THE ITALIAN SCHOOL OF ALGEBRAIC GEOMETRY AND ABEL’S LEGACY ALDO BRIGAGLIA, CIRO CILIBERTO, AND CLAUDIO PEDRINI Introduction Exactly one century ago, in the spring of 1902, the prestigious mathematical journal Acta Mathematica, decided to mark the centenary of Abel’s birth by dedicating three issues to the memory of this Norwegian mathematician. Some of the most influential Italian mathematician of the day were invited to contribute to these issues. Among those invited were Guido Catelnuovo, at the time the most well-known representative of the Italian school of algebraic geometry, and Federigo Enriques. Enriques, at first, accepted the invitation and, as he communicated to Castelnuovo, decided to write ... una specie di Bericht, breve, intorno ai nostri lavori, in cui mi propongo di esporre la teoria sotto l’aspetto analitico. ( ... a kind of Bericht, a short one, concerning our papers, in which I would like to expose the theory using the analytic viewpoint.) (letter of 13/3/1902, for all citations from the correspondence between Enriques and Castelnuovo, see [BCG]). The project was never completed. However this short citation is important for us: it tells us, in fact, that the Italian algebraic geometers, at the beginning of last century, used to look at their connections with Abel via analytic and transcendantal methods. Although never really central in the Italian school were, this attitude was always considered as a natural counterpart of the projective-geometric aspects typical of the Italians. Furthermore, as we will see, at the time Enriques was writing, there was in Italy an important revival of analytic ideas. In this paper we will try to make clear an interesting set of contributions which, inside the Italian school, were, in Enriques’ sense, inspired by Abel’s analytic viewpoint. For this we will go back to the real beginning of the italian school with Luigi Cremona, who is considered to be its founder. Then we will follow the evolution of these ideas up until the 1930’s and we will indicate how they are thought of today. Abel, apparently, never had any contact with the Italian mathematical environment,in his short life, nor even specifically during his travels to Italy (see [St]). Therefore, his influence on Italian mathematicians was late and indirect. However, we believe that, despite this, it has been deep and longstanding. In the first chapter we will give an overview of the influence of Abel’s ideas on the beginnings of the Italian school, filtered via Riemann’s viewpoint and the geometric interpretation of it by Clebsch and Gordan, and later by Brill and Noether. This chapter mainly centers around the character of Luigi Cremona, the founder of the Italian school. In the second chapter we will see how Abel’s influence was still active at the beginning of the XXth century and played a basic role in understanding the notion of irregularity of surfaces. The main characters, in this period, are the young Severi and the well established Caselnuovo, whose contributions we will review, indicating also their subsequent far reaching influence inside and outside the Italian school, until A. Weil’s proof of Riemann’s hypotheses for the zeta function of an algebraic curve over a finite field. The third chapter is devoted to Severi’s ideas on rational equivalence of 0-cycles on a surface. We will indicate how some of these ideas were related, in Severi’s mind, to Abel’s viewpoint. As is well known, Severi’s contributions on the subject have been very controversial. We will briefly report on the main criticisms but we will also try to elucidate which of them have a present validity. In particular we will direct our, and we hope the reader’s attention, to some of his ideas which are very closely related to Bloch’s conjecture. We dedicate a few, more technical, sections at the end of chapter 3 to open a window on the present developments of this last subject, specifically to some motivic interpretations which we think are rather close to Severi’s original viewpoint. Due to the different tastes and attitudes of the authors, which we deliberately did not make too much effort to hide, the paper is rather uneven. The first chapter is expository and more historiographical in nature. The other two, though sharing with the first a historiographical perspective, have a different flavour: in the second some technical aspects start to appear, and they become even more relevant in chapter 3, especially, as we said, in its last sections. We hope that the uneveness of the paper will attract, rather than repel, readers with different interests.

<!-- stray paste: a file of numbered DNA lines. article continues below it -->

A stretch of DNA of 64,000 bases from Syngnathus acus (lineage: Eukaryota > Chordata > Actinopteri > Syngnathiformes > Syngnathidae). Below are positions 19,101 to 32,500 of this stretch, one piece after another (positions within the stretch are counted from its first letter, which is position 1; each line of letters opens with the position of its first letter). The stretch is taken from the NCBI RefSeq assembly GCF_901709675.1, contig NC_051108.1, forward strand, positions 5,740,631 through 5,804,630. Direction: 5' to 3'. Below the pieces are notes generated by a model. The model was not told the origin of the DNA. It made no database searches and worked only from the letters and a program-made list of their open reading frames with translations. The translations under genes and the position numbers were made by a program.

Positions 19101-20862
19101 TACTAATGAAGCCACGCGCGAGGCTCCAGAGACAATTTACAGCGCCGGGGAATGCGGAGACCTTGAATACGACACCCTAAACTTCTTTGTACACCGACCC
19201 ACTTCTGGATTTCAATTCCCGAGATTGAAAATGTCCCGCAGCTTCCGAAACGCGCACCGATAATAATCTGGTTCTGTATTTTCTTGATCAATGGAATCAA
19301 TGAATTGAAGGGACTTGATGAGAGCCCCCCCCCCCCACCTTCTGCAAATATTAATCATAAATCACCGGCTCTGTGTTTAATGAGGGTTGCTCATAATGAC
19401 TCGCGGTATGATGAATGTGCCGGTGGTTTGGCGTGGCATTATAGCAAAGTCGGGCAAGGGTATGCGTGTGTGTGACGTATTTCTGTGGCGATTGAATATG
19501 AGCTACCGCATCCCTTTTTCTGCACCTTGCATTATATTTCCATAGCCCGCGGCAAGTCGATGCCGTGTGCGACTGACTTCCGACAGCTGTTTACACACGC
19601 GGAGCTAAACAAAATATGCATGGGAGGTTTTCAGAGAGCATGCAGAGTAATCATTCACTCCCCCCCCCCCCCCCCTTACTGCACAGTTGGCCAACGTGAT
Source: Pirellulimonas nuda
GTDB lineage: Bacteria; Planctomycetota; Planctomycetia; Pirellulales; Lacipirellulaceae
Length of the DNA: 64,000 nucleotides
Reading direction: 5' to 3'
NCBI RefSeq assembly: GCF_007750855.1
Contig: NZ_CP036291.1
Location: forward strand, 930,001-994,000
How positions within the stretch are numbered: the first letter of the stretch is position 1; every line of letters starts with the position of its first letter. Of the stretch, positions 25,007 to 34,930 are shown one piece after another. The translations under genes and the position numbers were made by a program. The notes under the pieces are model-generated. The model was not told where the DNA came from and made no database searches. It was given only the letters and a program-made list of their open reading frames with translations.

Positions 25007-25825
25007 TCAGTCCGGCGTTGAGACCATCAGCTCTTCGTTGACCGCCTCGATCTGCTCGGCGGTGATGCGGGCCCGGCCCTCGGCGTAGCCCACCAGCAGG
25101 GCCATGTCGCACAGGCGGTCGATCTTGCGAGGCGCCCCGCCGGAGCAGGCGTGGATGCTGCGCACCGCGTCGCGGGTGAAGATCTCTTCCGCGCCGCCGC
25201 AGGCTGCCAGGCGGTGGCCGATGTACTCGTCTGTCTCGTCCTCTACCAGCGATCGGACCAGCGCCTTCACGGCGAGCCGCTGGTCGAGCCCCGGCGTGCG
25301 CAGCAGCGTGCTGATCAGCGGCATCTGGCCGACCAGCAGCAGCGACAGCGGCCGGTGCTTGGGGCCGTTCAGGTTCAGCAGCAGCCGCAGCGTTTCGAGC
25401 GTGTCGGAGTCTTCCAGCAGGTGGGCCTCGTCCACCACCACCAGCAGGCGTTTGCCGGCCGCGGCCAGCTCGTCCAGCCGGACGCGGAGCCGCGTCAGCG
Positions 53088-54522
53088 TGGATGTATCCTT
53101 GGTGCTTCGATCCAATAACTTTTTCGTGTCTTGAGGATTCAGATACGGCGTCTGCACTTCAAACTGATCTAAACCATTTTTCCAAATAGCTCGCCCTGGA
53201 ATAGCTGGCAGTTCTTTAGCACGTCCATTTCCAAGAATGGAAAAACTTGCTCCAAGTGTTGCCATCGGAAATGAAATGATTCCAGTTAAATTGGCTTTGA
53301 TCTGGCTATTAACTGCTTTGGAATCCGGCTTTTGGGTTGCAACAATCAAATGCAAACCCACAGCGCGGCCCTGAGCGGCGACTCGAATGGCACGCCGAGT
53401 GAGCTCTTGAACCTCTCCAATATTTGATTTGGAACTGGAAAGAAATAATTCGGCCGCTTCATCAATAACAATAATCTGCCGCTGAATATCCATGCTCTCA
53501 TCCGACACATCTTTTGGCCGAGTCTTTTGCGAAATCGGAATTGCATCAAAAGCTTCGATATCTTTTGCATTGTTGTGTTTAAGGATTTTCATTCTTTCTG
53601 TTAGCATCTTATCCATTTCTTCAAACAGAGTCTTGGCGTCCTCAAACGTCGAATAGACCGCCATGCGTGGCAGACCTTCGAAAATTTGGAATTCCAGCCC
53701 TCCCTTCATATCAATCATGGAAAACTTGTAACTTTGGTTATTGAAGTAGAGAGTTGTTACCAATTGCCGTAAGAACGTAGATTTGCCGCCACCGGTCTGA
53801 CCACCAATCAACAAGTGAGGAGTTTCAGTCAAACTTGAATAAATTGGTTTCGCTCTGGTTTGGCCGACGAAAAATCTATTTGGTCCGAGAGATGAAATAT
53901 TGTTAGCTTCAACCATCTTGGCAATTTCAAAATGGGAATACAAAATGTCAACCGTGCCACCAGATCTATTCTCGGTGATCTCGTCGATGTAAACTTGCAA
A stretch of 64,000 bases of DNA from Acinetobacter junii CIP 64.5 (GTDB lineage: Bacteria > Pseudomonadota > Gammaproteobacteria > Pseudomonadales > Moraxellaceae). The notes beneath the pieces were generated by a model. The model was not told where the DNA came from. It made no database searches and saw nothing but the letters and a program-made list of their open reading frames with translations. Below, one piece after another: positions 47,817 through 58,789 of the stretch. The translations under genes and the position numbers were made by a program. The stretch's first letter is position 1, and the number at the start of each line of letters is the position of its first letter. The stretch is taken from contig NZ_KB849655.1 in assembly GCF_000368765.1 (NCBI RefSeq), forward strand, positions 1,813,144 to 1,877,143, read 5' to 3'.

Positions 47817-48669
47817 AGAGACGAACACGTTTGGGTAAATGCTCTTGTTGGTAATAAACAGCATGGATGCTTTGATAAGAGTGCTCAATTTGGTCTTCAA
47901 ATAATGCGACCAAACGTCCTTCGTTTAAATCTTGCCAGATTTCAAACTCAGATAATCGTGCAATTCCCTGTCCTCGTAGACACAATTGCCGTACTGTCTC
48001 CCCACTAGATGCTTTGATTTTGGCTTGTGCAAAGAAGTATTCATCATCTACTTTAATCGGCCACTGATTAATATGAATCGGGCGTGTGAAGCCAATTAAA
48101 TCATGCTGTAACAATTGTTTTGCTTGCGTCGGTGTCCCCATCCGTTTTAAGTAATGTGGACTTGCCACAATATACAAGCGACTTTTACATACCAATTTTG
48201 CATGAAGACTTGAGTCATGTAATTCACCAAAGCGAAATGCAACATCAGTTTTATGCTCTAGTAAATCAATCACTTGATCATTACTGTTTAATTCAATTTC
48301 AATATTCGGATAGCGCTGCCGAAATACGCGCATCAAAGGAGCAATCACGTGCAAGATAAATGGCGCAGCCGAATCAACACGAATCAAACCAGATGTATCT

BRIGAGLIA A, CILIBERTO CIRO, PEDRINI CLAUDIO (2004). The Italian school of algebraic geometry and Abel's legacy. In LAUDAL OLAV, PIENE RAGNI (a cura di), The legacy of Niels Hendryk bel (pp. 295-348). BERLIN : Springer.